Some wars do not need to happen.

If oil were not so precious a commodity, the Middle East would be a less volatile region. We as a nation would not so readily step into Middle Eastern affairs, often messing things up further, if there were not oil interests.


Last fall, the landlord replaced some windows. One window in the kitchen was great. The other two were still horrible. We got curtains with a thermal lining and kept the windows covered all the time. It let in less light, but the kitchen wasn't that cold. This fall, the non-efficient kitchen windows were replaced as well.

Our door really should be replaced. It is drafty up top, and as far as I know, there aren't door jams for the top of the door. Again, we put up a thermal curtain that we close when we are home, covering the door completely.

The boys' room has a window that was an original when the house was built. The view from their window is into the hallway, so I wasn't too fond of that window to begin with. I hung two heavy floor rugs onto the wall. I leave them there all year long as a decorative element.

Besides home improvement techniques, most other heating options are about keeping your body warm. Consider the difference between the crock pot and the oven. The oven heats a large empty space around the item it is cooking. The crock pot heats very little space, but only heats a small space directly around the food cooking. If we keep our bodies warm, we don't have to keep the air around us as warm.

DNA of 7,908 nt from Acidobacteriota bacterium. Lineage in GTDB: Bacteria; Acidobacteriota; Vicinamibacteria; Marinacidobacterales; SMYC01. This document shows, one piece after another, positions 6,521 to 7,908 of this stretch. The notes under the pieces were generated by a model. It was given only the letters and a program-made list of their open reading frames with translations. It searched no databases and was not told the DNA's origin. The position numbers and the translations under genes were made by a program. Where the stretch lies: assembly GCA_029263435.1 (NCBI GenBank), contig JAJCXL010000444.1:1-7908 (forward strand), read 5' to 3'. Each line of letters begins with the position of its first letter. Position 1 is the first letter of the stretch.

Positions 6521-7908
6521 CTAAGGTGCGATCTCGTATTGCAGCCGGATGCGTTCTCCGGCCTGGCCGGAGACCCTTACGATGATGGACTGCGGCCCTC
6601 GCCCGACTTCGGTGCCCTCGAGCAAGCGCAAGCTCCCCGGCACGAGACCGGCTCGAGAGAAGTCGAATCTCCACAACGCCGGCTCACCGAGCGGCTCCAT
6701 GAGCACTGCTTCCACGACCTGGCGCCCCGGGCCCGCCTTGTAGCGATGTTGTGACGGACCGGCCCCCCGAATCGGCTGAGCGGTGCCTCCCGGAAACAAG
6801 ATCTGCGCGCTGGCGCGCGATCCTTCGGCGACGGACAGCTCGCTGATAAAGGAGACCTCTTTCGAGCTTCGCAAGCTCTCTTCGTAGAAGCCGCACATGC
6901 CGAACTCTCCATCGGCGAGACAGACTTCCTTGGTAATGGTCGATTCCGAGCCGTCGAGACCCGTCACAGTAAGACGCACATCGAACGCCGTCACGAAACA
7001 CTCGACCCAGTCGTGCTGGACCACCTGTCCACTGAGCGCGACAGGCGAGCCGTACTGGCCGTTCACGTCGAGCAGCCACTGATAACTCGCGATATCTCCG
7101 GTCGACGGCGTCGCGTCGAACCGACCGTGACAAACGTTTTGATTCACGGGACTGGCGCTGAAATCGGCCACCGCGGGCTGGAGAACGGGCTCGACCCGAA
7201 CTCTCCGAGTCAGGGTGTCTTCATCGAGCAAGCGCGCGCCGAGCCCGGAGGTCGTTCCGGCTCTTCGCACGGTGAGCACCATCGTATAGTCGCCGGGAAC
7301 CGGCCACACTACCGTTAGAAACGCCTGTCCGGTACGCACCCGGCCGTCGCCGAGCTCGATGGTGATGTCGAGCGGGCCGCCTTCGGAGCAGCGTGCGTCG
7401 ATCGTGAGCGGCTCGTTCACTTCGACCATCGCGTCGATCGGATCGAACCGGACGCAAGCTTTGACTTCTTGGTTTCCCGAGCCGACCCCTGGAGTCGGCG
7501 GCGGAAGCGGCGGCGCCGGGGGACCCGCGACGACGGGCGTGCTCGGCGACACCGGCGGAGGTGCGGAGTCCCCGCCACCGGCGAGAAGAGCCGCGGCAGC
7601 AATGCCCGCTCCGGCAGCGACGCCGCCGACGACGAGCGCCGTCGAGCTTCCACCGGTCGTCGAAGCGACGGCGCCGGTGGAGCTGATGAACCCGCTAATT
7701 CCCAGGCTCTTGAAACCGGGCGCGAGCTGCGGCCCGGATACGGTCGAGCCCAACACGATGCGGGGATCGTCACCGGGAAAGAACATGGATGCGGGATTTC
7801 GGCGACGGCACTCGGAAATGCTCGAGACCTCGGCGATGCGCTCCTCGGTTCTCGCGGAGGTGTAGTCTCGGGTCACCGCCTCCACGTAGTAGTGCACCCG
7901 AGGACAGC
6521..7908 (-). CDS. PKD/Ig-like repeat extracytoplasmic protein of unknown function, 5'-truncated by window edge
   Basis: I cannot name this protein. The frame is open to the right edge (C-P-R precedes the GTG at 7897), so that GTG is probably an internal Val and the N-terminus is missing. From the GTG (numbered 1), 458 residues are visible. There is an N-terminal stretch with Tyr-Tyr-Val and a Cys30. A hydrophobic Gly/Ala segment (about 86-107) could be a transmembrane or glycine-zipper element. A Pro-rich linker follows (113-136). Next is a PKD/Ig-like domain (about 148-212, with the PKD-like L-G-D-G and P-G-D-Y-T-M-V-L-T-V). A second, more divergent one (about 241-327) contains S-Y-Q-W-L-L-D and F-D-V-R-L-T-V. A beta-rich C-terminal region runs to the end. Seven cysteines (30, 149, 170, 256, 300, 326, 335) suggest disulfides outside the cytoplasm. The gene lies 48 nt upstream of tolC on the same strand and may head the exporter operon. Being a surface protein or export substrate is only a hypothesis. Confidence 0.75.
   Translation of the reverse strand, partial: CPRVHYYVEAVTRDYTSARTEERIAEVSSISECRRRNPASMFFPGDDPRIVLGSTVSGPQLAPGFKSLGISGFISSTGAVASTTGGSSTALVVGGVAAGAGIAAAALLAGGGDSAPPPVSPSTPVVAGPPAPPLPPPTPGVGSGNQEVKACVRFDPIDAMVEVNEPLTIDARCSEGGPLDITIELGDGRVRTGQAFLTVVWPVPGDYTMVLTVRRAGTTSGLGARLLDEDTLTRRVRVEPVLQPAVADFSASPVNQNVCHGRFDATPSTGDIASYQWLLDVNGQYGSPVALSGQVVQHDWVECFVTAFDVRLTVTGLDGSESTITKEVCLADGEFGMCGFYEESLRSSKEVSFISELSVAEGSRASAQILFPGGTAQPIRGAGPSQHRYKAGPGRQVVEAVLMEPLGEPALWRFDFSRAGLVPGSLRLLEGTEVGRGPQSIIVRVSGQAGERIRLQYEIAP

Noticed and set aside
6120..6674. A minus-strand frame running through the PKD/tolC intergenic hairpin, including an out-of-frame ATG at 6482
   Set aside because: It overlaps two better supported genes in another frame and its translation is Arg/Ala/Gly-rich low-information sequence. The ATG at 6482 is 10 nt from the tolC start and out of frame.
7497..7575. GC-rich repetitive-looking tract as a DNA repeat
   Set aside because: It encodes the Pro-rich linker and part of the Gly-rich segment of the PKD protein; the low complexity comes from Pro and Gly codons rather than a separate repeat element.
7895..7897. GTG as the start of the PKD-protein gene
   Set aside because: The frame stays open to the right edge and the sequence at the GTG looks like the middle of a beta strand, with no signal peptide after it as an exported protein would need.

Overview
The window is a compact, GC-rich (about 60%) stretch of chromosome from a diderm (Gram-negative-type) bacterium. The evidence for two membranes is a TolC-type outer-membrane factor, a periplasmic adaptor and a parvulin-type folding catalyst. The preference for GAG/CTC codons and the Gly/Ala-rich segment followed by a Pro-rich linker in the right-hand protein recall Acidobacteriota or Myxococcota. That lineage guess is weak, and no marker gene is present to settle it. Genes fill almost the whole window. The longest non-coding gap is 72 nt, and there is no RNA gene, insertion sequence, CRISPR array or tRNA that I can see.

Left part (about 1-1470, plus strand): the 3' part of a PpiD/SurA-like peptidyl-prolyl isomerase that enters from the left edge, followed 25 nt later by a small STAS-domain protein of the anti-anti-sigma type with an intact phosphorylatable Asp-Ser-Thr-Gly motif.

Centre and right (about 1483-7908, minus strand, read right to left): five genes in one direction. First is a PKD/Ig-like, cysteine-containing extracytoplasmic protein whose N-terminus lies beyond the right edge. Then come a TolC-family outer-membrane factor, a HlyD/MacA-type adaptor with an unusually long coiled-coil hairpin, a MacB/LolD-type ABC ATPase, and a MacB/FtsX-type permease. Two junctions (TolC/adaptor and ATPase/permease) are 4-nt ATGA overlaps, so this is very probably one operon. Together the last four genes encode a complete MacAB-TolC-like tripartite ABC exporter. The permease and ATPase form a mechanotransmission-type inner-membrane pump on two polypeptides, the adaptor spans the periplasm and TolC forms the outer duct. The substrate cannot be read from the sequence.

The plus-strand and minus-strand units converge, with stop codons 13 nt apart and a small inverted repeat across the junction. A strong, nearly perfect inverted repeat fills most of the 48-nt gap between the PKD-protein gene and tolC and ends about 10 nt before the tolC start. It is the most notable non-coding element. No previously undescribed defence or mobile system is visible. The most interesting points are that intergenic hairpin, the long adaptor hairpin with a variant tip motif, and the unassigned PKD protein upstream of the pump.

Starting in the fall, I wear slippers. Some may not have appreciated it when Jimmy Carter told the nation to put on another sweater, but it was sound advice. We have a blanket on our couch and will put on another layer of clothing before turning to the thermostat. All the kids wear at least as many layers as I do. Changing the thermostat is our last resort in keeping us warm, not out first.

What other ways do you reduce heating
costs and consumption?